It could be the right time to invest in beachfront property in Puerto Vallarta

As the amendment of Article 27 looms large and seems ever more likely, real estate in Mexico is enjoying greater attention from worldwide investors who see it as a way to realize huge returns while also providing a financial hedge against more traditional investment vehicles. In fact, the reasons to invest in real estate are adding up faster than ever, since the amendment will enable foreigners to buy property directly along Mexico’s coastal and border areas, which has previously required the establishment of a trust known as a fideicomiso before the transaction could be completed.

Morgan Stanley recently recommended real estate in Mexico as an investment prospect, since the nation’s newly established REIT market continues to show great promise and there has been a continued rise in tourism, prompting a strong increase in new hotel development in the country’s most popular areas for expats and international travelers.

“Mexican real estate looks cheap and could re-price long term,” write Morgan Stanley analysts Nikolai Lippmann, Lillian Starke, Rafael C. Pinho and Jorel Guilloty.

In fact, homes and condos for sale in Mexico’s most popular destinations – including Cancun, Playa del Carmen, Tulum, Puerto Vallarta and Cabo San Lucas – offer an excellent global financial hedge for investors, as prices continue to skyrocket and the restrictions get closer to being lifted. Also, buyers who acquire property before the reforms take effect and change how real estate is purchased and sold by foreigners in Mexico may enjoy even greater returns and larger appreciation of property values. This means that the more than two million U.S. citizens who already live in Mexico either full or part time are poised to benefit in a VERY big way from much more than just the positive cost-of-living to lifestyle ratio that property ownership and living here brings.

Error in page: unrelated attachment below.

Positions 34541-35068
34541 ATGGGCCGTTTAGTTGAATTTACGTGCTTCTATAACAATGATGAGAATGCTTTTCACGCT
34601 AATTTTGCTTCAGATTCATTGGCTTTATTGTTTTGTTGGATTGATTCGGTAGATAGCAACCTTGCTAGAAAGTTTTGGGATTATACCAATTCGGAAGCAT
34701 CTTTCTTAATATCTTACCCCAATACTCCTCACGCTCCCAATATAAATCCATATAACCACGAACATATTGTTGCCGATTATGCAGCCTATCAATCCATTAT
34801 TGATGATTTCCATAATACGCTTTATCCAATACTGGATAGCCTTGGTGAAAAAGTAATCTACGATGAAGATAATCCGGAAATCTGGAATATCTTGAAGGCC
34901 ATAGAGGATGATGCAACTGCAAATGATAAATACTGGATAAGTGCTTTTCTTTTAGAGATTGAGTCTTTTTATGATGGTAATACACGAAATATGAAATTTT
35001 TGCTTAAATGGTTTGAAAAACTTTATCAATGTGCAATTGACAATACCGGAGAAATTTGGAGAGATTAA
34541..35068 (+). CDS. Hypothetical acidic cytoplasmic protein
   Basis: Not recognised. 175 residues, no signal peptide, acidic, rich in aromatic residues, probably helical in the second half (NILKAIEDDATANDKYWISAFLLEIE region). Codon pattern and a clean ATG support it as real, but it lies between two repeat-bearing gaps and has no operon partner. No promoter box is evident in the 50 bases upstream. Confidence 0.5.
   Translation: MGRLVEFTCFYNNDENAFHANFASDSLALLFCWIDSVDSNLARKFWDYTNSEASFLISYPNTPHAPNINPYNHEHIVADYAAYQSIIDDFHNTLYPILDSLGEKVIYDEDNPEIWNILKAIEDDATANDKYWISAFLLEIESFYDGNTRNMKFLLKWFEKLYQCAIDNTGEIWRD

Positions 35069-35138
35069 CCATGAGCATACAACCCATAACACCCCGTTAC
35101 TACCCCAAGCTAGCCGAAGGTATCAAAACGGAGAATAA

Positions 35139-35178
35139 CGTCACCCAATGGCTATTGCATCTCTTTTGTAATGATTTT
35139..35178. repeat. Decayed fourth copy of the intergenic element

“The country has one of the most stable growth outlooks in the region and an operating environment which is seeing tangible improvements and rising longer-term prospects,” writes Business Monitor International (BMI) in its latest Mexico Real Estate Report for Q3 2014. “We forecast an acceleration in growth in 2014 driven by an improvement in private consumption and investment in light of the government’s ongoing reform drive and stronger U.S. demand.”

On average, the monthly cost of living for couples who own a beach home in Mexico is somewhere between $2,500 and $4,300 while they are in the country, and Numbeo and International Living estimate that a single person can live here for as little as $1,800 per month.

“Stability has been the hallmark of Mexico’s housing market for many years,” writes Global Property Guide. “Low interest rates, salary and employment growth, longer payment terms and a recovery in consumer confidence are also expected to drive housing demand.”

The historic legislation that is expected to end the need for a fideicomiso and remove the special requirements for international buyers purchasing beachfront property in Mexico has already passed in the Chamber of Deputies, but still requires approval from the senate and majority of state legislatures in order to become law. Under the current system, ownership is possible indirectly – although very safely – by establishing a bank trust.

The bottom line? Buying property in Mexico’s popular coastal regions only costs a fraction of what you will find available in comparable regions of the U.S. and also outranks most areas globally in terms of quality; providing luxury, fabulous weather and all of the comforts of home.

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